Scheduled to teach:
After graduating from college, Brent Winebrenner (http://www.winebrennertravels.com/) worked as a CPA and business consultant before trading his wingtips for flip flops and life on hill overlooking a beach in Costa Rica. There he opened a woodshop and learned to build furniture with a book in one hand and tool in the other.
When the time came to return to the States, his corporate resume was so riddled with holes, he decided to follow his heart and pursue a career in photography. He enrolled in the Brooks Institute where he earned a master’s degree. Upon graduation, he joined the faculty in their Visual Journalism program. Brent taught intermediate photography and location lighting for five years and was noted for both his patience and his enthusiasm.
Brent has worked in more than 70 countries, shooting for a variety of editorial and corporate clients, including Rizzoli Publications, Kendall Jackson and Lonely Planet. His work has appeared in National Geographic Adventure and Traveler, Islands, Newsweek, Santa Barbara Magazine, The Washington Post and numerous Lonely Planet publications. He was the principle photographer on the Splendor of Cuba, a Rizzoli coffee table book that was recognized as one of the ten best photo books of 2011. His stock images and video clips are represented by Getty Images and DVArchives.
He recently completed a feature length documentary film, Guatemala: On the Edge of Discovery. Now that its finished, he’s busy chasing down his next film project.
Brent Winebrenner Portfolio
Julia Dean Interviews Brent Winebrenner
LACP Founder and Executive Director Julia Dean asks Brent Winebrenner ten questions about his background, career in and beliefs about photography
Julia Dean: What kind of photographer are you?
Brent Winebrenner: I’m a freelance corporate location and editorial photographer and filmmaker with a well-developed documentary sensibility and aesthetic. I really gravitate toward projects and assignments that require some digging to reveal and develop the most compelling narrative arc.
JD: How long have you been shooting?
BW: Long enough! I took my first picture on a Brownie in grade school and shot for the high school yearbook staff. After college, I carried a camera whenever I traveled. But, it wasn’t until after 15 years of working in a career I didn’t like, that I dropped out and finally decided to pursue a career in photography.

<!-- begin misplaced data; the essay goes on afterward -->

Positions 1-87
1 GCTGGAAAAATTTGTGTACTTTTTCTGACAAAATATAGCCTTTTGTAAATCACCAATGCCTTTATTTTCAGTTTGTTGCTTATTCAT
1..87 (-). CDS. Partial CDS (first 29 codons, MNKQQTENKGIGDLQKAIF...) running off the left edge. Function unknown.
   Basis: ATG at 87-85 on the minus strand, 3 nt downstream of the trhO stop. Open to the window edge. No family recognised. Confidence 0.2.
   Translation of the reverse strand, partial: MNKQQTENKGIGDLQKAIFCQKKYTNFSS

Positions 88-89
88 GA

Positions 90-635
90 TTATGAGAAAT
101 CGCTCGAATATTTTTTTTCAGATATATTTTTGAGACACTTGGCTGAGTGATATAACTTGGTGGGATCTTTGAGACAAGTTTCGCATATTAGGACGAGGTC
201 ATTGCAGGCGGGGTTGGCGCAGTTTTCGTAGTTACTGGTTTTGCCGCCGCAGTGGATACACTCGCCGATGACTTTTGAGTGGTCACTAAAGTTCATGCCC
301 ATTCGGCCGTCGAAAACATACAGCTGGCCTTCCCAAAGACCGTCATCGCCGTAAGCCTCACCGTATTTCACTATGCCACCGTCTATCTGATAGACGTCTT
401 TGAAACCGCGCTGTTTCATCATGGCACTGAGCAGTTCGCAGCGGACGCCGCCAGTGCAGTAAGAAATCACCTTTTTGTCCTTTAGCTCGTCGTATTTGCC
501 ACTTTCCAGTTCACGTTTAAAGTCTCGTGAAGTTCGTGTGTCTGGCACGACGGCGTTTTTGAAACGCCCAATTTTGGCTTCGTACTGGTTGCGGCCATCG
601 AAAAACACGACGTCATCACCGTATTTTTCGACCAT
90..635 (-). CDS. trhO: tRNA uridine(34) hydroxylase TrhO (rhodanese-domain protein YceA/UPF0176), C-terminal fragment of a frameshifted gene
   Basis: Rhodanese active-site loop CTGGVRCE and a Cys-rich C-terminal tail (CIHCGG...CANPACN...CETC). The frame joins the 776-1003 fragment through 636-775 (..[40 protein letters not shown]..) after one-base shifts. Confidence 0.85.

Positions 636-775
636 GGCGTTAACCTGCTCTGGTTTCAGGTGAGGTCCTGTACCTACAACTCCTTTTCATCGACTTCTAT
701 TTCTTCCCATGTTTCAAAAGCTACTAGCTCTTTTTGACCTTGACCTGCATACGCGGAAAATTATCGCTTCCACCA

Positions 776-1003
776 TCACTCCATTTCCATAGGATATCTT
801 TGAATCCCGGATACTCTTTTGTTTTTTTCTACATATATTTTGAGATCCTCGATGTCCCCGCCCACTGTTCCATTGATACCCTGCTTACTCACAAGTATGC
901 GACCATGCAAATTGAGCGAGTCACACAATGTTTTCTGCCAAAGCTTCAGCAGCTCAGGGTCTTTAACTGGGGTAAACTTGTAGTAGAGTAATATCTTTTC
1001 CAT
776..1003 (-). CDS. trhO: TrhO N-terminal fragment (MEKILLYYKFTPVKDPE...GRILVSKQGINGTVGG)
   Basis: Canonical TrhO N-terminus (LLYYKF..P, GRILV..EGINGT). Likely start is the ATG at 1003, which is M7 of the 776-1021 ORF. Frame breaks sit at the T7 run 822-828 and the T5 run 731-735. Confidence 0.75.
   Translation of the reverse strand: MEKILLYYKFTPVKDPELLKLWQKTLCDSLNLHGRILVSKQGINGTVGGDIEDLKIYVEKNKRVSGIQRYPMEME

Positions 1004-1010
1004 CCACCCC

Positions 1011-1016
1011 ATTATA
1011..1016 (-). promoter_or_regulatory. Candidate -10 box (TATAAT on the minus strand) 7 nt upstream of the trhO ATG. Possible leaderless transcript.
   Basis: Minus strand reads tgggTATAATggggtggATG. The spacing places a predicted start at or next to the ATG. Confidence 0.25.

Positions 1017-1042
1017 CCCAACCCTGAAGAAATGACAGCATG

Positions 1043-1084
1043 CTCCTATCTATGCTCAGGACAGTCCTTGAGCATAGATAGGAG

JD: Where did you get your education?
BW: I enrolled at the Brooks Institute of Photography in 2000 and earned a Master’s Degree in Photography. But, my real education began when I graduated and began to freelance. Then I really got schooled when I was hired to teach in their Visual Journalism Program. The faculty included some really good, really hard-boiled photojournalists. I had to work hard and stretch to produce a solid body of work that was worthy of their respect. Along the way, I’d like to think I absorbed their work ethic and standards.
JD: When did you know you wanted to devote your life to photography?
BW: I was enamored with photography at an early age but I grew up in a place and a time with limited horizons. So I never seriously considered it a viable pursuit until much later.
JD: Did you ever come close to giving up?
BW: No, not once I got started. Besides, when I graduated from Brooks I was too broke to quit.
JD: Have you sacrificed anything by being a photographer?
BW: Other than an employer funded profit-sharing or a 401K plan – no. There are trade-offs for sure, but sacrifices no. Perhaps, it would be a different story if my wife weren’t so understanding …
JD: What have you gained by being a photographer?
BW: Photography has provided both an opportunity and an excuse to travel, taking me to more than 70 countries so far. It has allowed me to meet people, see places and experience cultures with the intensity that is often missing when exploring for pleasure. And, it has continually challenged me to grow and expand my skill set. Perhaps most importantly, the pursuit of images has been the catalyst for many of the most memorable memories of my life.
JD: What classes do you teach at LACP?
BW: Travel Photography.
JD: What do you love most about teaching?
BW: There are two things that I really enjoy about teaching. The first is being part of the moment of epiphany when a student internalizes a concept or technique and uses it to elevate their work to a new level. The second is helping students, who might be short on native talent but are long on desire, achieve their photographic aspirations.
JD: What advice would you give someone who is thinking about making a career in photography?
BW: Take an acting class, join Toastmasters, learn to sell.